The First Easter Morning 21-04-2019

The First Easter Morning

Luke 24: 1 – 12;  Acts 10: 34 – 43; 1 Corinthians 15: 19 -29

Reflection 1. Luke 24: 1 – 12

With a few strokes of the pen Luke tells us all we need to know about that first day of the week – the women go to the tomb to prepare Jesus’ body, the stone is rolled away and there is no body. On the first day of the week, at early dawn, they came to the tomb, taking the spices that they had prepared. They found the stone rolled away from the tomb, but when they went in, they did not find the body [24:1-3].

If you read the accounts of that first Easter morning according to Matthew, Mark and John you will find differences. One can dwell on the differences but what is consistent in all the accounts is that women go to the tomb, they find the stone rolled away, there is no body to be seen and Mary Magdalene is mentioned as one of the first women to see the empty tomb in each account of the Gospel.  Then Peter is the first male to witness the empty tomb although in John’s account of the Gospel John gets there first.  That’s the consistent picture – women first, stone rolled away, no body, with Mary Magdalene and Peter named in every account. 

What do we make of this?  Firstly, let us clarify that the women came to dress the body of Jesus with spices on the 3rd day after the Crucifixion because there was no time after the crucifixion. The body of Jesus had been hastily placed in the tomb in the late afternoon of that Friday. The next day, which began at 7 p.m. on the evening of Friday, was the Sabbath and nothing could be done. So they came to do their duty and do the right thing with Jesus’ corpse at dawn on the third day.  That is our Sunday. Mary Magdalene seems to be the leader in that activity. The second thing I noticed is that it is a very busy morning. There are lots of people involved. It seems that a number of women were involved such as Joanna, Salome, Mary mother of James and others. Then we have the disciples. Certainly the 11were there and were the first males to hear that the tomb was empty.  I suspect there were others like Mark, the writer of the Gospel according to Mark, and some others.  That suggests to me we have too many witnesses first up to develop a conspiracy about the resurrection of Jesus.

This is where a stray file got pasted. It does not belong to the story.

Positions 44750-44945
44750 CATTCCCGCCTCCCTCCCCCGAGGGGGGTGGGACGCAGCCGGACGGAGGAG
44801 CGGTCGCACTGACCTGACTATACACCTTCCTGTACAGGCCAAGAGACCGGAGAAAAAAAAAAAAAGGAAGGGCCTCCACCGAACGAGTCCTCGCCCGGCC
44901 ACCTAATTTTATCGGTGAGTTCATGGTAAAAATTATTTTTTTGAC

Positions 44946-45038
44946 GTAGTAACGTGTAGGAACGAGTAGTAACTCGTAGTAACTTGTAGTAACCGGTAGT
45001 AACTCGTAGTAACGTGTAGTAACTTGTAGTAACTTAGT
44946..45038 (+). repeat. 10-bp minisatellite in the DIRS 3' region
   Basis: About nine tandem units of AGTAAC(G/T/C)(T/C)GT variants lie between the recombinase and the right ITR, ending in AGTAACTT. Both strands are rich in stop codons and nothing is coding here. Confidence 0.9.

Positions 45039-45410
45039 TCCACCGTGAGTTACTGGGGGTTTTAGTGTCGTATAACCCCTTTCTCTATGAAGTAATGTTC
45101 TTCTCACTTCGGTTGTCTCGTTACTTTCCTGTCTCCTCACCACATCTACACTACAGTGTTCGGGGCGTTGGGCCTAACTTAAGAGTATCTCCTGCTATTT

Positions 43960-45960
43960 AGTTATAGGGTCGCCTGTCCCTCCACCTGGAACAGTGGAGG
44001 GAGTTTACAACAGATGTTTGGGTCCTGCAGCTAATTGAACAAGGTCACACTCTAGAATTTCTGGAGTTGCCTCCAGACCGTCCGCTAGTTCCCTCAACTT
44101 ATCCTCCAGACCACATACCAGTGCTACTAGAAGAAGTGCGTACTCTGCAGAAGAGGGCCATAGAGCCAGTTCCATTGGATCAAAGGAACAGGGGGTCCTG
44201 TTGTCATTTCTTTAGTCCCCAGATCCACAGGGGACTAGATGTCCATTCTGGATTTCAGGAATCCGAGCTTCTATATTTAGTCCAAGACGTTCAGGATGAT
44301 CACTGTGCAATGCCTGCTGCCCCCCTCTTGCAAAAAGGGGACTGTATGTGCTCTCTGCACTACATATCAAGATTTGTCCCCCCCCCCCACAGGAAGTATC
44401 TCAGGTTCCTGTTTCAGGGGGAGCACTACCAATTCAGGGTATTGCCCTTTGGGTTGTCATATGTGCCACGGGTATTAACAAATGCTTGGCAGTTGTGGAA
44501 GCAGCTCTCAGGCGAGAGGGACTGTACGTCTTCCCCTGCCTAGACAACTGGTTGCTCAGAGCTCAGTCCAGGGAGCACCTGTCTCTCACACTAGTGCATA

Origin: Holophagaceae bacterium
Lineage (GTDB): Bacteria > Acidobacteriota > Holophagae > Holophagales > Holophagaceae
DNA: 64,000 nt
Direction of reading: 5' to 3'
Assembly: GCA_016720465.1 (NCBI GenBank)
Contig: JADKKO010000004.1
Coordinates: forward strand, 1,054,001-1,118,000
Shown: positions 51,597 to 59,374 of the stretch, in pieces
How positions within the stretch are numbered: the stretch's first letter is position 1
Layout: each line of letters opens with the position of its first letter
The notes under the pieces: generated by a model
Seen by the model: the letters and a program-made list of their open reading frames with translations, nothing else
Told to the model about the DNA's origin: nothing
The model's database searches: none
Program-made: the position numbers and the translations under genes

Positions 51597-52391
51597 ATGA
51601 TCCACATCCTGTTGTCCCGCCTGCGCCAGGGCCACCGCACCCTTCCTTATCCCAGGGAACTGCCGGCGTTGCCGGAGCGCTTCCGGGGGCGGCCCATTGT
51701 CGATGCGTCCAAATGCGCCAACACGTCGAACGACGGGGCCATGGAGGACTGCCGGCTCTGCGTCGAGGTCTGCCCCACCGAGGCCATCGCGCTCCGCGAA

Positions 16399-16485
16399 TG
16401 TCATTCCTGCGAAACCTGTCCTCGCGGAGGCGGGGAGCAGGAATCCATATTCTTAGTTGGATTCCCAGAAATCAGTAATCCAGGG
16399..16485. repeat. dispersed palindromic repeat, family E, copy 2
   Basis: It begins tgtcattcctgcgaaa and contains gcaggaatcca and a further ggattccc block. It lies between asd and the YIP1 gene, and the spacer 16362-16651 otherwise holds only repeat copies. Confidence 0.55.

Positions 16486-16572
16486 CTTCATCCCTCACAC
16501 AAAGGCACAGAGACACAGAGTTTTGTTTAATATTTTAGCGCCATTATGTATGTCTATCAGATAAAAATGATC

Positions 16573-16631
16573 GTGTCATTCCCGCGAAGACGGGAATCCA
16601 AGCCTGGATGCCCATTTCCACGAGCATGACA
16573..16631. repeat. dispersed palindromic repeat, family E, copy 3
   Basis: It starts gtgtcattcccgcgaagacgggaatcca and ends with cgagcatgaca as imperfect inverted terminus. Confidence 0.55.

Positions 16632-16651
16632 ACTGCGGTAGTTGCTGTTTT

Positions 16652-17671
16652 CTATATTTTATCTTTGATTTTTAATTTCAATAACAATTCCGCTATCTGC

Thirdly the morning is filled with wide ranging emotions. Grief and sadness would have hung heavily in the air with the women on the way to the tomb and the men gathering together. This is followed by amazement, surprise and fear.  The stone rolled away and the empty tomb would have evoked surprise and fear.  The news that the women bring is met with doubt and denial. Their experience of angels or strange men telling them that Jesus had risen would have sounded bizarre at first. Luke possibly gets it right when he writes; but these words seemed to them an idle tale, and they did not believe them.  But Peter got up and ran to the tomb; stooping and looking in, he saw the linen cloths by themselves; then he went home, amazed at what had happened [24:11&12]. That first Easter morning began with grief and sadness and ended with surprise and wonderment.

Today, how do we find ourselves? Are we still at that first Easter morning stage of surprise, uncertainty, disbelief and desperately hoping it is true? Or do we live by the truth of the resurrection?

Reflection 2.   Acts 10: 34 – 43

Time passes – how many months are uncertain – and another revolutionary event takes place. The revolution is not of the same magnitude as the Resurrection, but it is another big U-turn. The disciples – men and women – had experienced a number of resurrection appearances. There were many of them. Paul says that Jesus appeared to about 500 at one time [1 Cor 15:6]. Then there was the Day of Pentecost when the Holy Spirit came upon them and blessed them.  The followers of Jesus had no doubt that God had raised Jesus from the dead and that God had blessed them with the power of the Holy Spirit. But they were all Jews. The movement remained essentially Jewish.  The Law of Judaism was still followed. Then Peter had a vision in Joppa about eating unclean things. He was disturbed by the vision. Then Peter received an invitation to go and preach to a gentile family: the home of a Roman military officer. He does and he preaches the Gospel.  This preaching gives us the content of Gospel. Let us hear it and notice how Peter begins.